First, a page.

I made a mistake in my entry yesterday about the nuns.  I should have caught it but I was working off news reports and took them at their word.  My bad.  This latest blast from Rome had nothing to do with the Vatican Investigation and Mother Mary Clare Millea’s report.  I had said, and correctly so, that this reaction from Rome had been written before the report of the Apostolic Visitation was even submitted.  It turns out that it wasn’t a reaction from the report on the Visitation at all.  If it were it would have come from Cardinal Braz de Aviz, the Prefect of the Congregation for Institutes of the Consecrated Life and Societies of the Apostolic Life, but it came from Cardinal Levada and the Congregation for the Doctrine of the Faith.  On what then did Cardinal Levada base his decree?   The CDF had for several years been gathering information about the Leadership Conference of Women Religious—speakers at their programs, materials distributed at their programs,  programs of worship services, etc.  They were frightened.  The sisters were opting for prayer services led by Sister-members rather than formal liturgies conducted by priest-visitors.  Theologians were speaking to them of wider visions of Church than the Institutional and hierarchical structures.  Topics that Rome did not want brought up—topics such as women’s ordination or morality of same-sex relationships were being discussed.  The Sisters were formulating ideas and opinions for themselves, independently of hierarchical leadership.  This was a threat to patriarchy.  Or rather, that women are educated and intelligent and capable of discussing complex theological issues without the conversation being guided by men whose qualification is a pectoral cross, is a threat to patriarchy.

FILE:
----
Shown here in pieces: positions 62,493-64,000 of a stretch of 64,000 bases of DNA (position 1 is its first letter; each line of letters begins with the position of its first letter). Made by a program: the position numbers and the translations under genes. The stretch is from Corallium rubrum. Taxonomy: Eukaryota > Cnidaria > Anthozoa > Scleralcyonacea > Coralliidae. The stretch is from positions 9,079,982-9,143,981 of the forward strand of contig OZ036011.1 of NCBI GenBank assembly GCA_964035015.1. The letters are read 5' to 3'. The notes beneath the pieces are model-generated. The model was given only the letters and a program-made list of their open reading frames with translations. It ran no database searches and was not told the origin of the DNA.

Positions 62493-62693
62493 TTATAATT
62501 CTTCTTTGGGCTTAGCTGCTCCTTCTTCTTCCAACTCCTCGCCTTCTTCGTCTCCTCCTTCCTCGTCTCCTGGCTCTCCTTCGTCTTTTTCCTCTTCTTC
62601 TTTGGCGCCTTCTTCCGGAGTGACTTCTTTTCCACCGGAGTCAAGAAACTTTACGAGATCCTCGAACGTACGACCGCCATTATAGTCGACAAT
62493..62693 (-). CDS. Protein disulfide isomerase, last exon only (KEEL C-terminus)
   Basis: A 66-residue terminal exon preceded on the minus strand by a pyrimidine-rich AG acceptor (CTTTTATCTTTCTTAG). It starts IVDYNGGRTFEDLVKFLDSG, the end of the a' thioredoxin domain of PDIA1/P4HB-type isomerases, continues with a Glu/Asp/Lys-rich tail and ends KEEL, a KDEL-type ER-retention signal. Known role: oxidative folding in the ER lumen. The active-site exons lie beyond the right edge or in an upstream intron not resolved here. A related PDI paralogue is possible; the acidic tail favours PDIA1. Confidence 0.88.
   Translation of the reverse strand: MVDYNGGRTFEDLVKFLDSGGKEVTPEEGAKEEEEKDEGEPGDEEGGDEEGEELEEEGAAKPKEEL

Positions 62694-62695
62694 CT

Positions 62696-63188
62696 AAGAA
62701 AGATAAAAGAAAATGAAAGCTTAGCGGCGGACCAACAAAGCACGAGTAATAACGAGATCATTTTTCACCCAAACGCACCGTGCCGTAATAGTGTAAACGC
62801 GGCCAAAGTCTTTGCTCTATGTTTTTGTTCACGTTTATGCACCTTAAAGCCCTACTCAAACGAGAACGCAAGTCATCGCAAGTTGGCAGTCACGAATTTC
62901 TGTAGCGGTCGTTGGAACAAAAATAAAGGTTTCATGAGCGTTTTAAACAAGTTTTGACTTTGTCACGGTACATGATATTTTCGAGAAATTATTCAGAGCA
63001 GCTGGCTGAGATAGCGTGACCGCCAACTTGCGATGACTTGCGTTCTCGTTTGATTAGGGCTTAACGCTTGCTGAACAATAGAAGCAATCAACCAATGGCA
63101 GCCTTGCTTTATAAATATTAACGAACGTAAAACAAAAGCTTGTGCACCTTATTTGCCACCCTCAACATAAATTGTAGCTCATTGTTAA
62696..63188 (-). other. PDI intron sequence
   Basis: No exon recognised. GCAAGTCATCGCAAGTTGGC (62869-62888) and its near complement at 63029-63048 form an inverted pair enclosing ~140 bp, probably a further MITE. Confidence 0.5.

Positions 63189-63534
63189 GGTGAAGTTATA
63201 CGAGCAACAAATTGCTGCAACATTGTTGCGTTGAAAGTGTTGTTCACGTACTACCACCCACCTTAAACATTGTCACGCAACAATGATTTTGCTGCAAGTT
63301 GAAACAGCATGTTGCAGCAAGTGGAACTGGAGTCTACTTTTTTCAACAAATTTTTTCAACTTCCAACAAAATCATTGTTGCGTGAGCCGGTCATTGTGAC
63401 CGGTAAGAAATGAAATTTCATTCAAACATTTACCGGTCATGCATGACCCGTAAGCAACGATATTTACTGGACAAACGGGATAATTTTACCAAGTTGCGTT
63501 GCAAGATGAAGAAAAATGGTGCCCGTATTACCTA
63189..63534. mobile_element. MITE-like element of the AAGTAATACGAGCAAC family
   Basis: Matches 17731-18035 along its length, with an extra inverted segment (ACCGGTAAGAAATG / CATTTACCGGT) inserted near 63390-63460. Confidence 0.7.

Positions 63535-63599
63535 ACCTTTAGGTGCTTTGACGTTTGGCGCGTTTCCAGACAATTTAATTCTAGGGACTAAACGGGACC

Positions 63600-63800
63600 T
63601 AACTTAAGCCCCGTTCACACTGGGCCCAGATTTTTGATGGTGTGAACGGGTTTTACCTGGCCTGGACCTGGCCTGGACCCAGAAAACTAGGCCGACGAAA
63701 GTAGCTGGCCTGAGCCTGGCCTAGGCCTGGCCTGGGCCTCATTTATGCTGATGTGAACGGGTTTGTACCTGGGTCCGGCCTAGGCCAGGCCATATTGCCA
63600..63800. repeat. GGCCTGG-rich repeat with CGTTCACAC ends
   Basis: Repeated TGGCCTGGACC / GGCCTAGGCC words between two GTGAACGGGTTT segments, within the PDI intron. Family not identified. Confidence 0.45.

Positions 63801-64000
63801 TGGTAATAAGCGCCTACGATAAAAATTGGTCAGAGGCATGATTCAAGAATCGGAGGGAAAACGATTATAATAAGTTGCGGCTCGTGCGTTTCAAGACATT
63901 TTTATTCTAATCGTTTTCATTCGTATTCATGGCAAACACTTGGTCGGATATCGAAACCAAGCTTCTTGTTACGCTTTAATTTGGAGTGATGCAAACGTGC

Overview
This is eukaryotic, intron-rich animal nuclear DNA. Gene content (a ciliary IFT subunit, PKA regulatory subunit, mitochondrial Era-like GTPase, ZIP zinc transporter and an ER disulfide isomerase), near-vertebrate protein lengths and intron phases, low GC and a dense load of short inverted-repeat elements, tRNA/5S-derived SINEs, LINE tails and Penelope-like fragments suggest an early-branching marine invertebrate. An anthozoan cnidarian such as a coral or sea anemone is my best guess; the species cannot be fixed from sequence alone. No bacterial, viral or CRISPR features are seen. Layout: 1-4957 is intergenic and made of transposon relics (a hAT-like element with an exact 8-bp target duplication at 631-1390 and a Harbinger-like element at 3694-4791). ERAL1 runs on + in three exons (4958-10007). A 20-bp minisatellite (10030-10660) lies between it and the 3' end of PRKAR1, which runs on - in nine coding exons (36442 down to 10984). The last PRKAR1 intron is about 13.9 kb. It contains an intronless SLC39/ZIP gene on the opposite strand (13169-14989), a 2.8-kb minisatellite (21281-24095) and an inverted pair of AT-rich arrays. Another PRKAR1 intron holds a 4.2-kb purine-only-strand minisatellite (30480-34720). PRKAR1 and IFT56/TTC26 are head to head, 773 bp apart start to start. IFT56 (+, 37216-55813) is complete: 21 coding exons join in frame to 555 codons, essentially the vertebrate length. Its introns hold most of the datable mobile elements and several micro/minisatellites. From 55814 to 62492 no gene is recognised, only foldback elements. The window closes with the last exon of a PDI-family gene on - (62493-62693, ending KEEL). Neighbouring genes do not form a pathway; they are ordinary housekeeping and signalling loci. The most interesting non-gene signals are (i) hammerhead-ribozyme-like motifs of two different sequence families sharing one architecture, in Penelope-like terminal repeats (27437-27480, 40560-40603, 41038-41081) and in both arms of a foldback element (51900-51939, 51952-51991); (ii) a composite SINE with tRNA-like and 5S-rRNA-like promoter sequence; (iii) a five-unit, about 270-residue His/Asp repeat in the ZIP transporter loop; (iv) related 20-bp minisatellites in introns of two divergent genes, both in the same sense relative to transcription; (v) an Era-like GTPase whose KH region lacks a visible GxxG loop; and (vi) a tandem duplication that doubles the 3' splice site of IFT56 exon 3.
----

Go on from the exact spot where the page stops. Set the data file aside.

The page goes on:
I have to admit, I had not thought of the Church as an overly patriarchal organization until yesterday and I am troubled by it.  This isn’t to say that I was naïve or closed my eyes to things. Patriarchal, of course the Church is patriarchal.  Hell, everything in our culture is patriarchal to some extent.  It is how western society is structured.  I point out to my students, monasteries of nuns are governed by an Abbess.  An Abbess is not a mother, she is a female father.  Abbess is the feminine form of the “Abba,” the father.  This isn’t unique to the Church.   Isabella (of Ferdinand and Isabella fame) was King of Castile—a female King.  In fact, Elizabeth II in England is legally male.  In her role as monarch, in her Body Political, she exercises male prerogatives.  (Read Ernest Kantorowicz’s book The King’s Two Bodies to understand the difference between the Body Politic and the Body Personal.  This applies in the history of law not only to monarchs but other officials—including Bishops—who have a public persona attached to an office and a personal persona of their own identity.  It is where we get the idea that one must respect the office even if one does not respect the man.  Oopps, there again—see how patriarchy is just built into our way of thinking).